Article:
Arman Lorz

With JSI since 2007


Health Services Project Coordinator, JSI Denver

Have you always wanted to work in public health?

I clearly remember when I was about five or six years old wanting to be a teacher. I would play school with my younger siblings and teach them different subjects and give them activities. I would imagine myself in front of a classroom, full of the confidence and creativity to influence others.

What was your childhood like?

I grew up in México in a very loving Mormon family, and I had many opportunities to teach at church, school, as well as on a two-year voluntary mission educating people in my country about the teachings of the church. When I returned, I got a job training new missionaries in México City and then I moved to the U.S. and continued training young missionaries at the Missionary Training Center in Provo, Utah, while attending Brigham Young University.

How did you get into public health, then?

A couple of years later, after transferring to the University of Utah, in Salt Lake City, a neighbor asked if I’d be interested in working with Latinos at an AIDS-prevention organization. I thought it would be a great opportunity, so I said yes and the very next day, I received a call from the executive director offering me the job despite the fact that I had almost no public health experience, as a gay Latino who had been teaching and training, I guess they saw I could do the job. I knew I’d have to learn quickly, but the opportunity to use the skills that I’d developed up to that point to help my community was so appealing. And best of all, my family recognized that I’d be helping people and was really supportive.

“JSI is full of opportunities to grow, learn, lead, and channel my passion while gaining the satisfaction of knowing I am making a difference in public health.”

Arman and his partner, Robert

What led you to JSI?

It was through that position that I first came into contact with JSI. In 2006, I was invited to serve on an advisory group for the JSI’s Capacity Building Assistance (CBA) project, which I did for close to two years. In 2007, three unrelated people called to tell me about a project coordinator position at JSI. At that point, I wasn’t sure how I’d fit into an organization comprised of domestic and international experts in public health, so I ignored the first two calls. But when I got a message from a respected leader at the state health department, I thought, “Who am I to say I don’t qualify? If I don’t, they’ll tell me; but at least I’ll have taken a chance.” So I did, and a month later I started working in JSI’s Denver, Colorado office providing bilingual training to improve HIV services at community-based organizations and state health departments.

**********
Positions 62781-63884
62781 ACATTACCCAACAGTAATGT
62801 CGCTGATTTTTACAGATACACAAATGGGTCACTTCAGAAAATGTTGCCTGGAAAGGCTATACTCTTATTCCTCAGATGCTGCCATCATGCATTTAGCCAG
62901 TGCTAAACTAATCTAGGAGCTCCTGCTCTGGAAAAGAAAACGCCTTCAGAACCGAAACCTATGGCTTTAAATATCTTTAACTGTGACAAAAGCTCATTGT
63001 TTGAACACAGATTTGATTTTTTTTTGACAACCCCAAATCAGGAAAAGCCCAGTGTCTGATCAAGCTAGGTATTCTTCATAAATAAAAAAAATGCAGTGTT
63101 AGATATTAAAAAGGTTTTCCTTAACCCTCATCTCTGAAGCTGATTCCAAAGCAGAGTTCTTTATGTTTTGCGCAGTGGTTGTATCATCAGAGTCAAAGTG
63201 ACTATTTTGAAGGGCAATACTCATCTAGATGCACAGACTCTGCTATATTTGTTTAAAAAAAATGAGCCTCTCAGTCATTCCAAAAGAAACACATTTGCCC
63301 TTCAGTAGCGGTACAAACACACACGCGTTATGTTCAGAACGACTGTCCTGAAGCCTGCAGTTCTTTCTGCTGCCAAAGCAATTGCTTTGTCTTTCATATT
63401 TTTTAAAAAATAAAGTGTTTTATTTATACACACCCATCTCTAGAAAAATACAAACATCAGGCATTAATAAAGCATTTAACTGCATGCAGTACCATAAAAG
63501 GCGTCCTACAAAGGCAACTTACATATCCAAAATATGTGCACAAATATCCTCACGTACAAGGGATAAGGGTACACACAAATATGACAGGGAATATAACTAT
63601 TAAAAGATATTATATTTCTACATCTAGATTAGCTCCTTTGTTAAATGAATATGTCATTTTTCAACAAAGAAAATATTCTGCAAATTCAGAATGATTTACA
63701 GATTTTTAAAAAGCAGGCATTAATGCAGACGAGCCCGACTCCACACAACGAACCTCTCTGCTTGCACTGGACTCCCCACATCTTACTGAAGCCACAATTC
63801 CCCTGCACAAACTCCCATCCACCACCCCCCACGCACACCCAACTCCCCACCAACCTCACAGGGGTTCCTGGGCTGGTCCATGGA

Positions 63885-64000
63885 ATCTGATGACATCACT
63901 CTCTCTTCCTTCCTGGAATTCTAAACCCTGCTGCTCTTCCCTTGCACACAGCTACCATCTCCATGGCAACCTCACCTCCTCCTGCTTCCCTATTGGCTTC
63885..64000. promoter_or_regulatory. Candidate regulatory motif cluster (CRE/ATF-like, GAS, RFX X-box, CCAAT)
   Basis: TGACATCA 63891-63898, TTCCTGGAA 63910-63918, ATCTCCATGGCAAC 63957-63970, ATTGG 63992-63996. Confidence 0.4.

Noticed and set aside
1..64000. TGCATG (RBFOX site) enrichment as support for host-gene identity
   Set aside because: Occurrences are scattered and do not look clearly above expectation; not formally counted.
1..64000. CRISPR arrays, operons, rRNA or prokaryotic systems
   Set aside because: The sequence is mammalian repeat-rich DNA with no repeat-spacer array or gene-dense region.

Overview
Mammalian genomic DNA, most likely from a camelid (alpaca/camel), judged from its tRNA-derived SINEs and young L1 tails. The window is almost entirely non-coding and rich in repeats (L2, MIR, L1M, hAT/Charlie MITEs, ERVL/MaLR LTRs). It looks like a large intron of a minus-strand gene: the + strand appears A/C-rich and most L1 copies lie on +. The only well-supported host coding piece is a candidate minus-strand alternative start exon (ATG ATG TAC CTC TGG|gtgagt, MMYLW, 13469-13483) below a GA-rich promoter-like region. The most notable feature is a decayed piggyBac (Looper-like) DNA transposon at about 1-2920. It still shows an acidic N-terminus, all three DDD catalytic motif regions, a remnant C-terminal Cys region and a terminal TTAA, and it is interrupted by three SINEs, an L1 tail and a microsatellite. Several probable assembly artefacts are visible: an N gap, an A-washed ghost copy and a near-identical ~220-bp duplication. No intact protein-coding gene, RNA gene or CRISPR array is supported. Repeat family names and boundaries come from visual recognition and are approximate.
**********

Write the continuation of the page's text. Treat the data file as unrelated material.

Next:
What do you like most about working here?

Over time and through various projects including the ongoing CBA, I have worked with smart, genuine, and encouraging people. I have developed friendships with many colleagues. JSI is full of opportunities to grow, learn, lead, and channel my passion while gaining the satisfaction of knowing I am making a difference in public health. Even though there were times I thought there were others better qualified to do my job, I now accept that my skills and interests led me to where I am today. Ultimately, I am not simply “living up” to the standards of JSI, I am assimilating the JSI spirit into my life; It is mine to embrace.


A Project to Remember

I conducted an HIV-and pregnancy-prevention training amongst Latino youth for a small project in Boise, Idaho. The participants were so eager to learn the concepts, practice the skills, and transfer their new knowledge to the young people they worked with. I have only seen that enthusiasm a handful of times and it moved me so much that as I told the group how impressed and grateful I was at the end of the training, I actually shed a few tears.


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